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Data from: Vertical canopy gradient shaping the stratification of leaf-chewer-parasitoid interactions in a temperate forest

Citation

Šigut, Martin et al. (2019), Data from: Vertical canopy gradient shaping the stratification of leaf-chewer-parasitoid interactions in a temperate forest, Dryad, Dataset, https://doi.org/10.5061/dryad.hk4948n

Abstract

Knowledge about herbivores and their parasitoids in forest canopies remains limited, despite their diversity and ecological importance. Thus, it is important to understand the factors that shape the herbivore–parasitoid community structure, particularly the effect of vertical gradient. We investigated a quantitative community dataset of exposed and semiconcealed leaf‐chewing larvae and their parasitoids along a vertical canopy gradient in a temperate forest. We sampled target insects using an elevated work platform in a 0.2 ha broadleaf deciduous forest plot in the Czech Republic. We analyzed the effect of vertical position among three canopy levels (first [lowest], second [middle], and third [highest]) and tree species on community descriptors (density, diversity, and parasitism rate) and food web structure. We also analyzed vertical patterns in density and parasitism rate between exposed and semiconcealed hosts, and the vertical preference of the most abundant parasitoid taxa in relation to their host specificity. Tree species was an important determinant of all community descriptors and food web structure. Insect density and diversity varied with the vertical gradient, but was only significant for hosts. Both host guilds were most abundant in the second level, but only the density of exposed hosts declined in the third level. Parasitism rate decreased from the first to third level. The overall parasitism rate did not differ between guilds, but semiconcealed hosts suffered lower parasitism in the third level. Less host‐specific taxa (Ichneumonidae, Braconidae) operated more frequently lower in the canopy, whereas more host‐specific Tachinidae followed their host distribution. The most host‐specific Chalcidoidea preferred the third level. Vertical stratification of insect density, diversity, and parasitism rate was most pronounced in the tallest tree species. Therefore, our study contradicts the general paradigm of weak arthropod stratification in temperate forest canopies. However, in the network structure, vertical variation might be superseded by variation among tree species.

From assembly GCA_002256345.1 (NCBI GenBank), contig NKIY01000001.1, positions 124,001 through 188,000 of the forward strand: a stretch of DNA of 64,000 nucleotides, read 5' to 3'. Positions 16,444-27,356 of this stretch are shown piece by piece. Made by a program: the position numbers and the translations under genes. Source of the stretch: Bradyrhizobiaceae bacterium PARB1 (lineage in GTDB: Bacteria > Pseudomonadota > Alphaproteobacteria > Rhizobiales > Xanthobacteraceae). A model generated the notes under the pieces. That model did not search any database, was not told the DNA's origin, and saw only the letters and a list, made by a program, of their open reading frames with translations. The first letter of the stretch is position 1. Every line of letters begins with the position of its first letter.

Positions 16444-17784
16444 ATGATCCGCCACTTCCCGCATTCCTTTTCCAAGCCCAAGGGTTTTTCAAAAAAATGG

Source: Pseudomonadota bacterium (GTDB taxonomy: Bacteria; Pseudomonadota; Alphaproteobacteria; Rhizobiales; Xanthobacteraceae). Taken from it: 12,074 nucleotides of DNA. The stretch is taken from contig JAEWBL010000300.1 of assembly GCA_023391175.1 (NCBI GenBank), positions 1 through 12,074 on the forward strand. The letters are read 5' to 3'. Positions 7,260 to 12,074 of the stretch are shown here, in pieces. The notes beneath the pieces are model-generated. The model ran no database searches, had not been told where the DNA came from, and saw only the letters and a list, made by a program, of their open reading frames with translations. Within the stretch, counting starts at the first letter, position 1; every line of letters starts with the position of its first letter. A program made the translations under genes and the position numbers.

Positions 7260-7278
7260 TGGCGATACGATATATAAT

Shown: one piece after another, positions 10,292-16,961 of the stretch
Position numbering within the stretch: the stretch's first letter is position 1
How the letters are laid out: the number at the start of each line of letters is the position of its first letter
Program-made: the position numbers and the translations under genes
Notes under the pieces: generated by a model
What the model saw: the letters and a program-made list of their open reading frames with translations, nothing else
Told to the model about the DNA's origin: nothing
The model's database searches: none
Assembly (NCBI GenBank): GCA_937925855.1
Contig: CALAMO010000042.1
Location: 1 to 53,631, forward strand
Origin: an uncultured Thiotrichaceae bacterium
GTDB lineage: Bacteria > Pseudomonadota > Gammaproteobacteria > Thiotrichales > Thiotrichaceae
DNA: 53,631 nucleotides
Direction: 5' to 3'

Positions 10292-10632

Usage Notes

Location

Czech Republic
South Moravia
Central Europe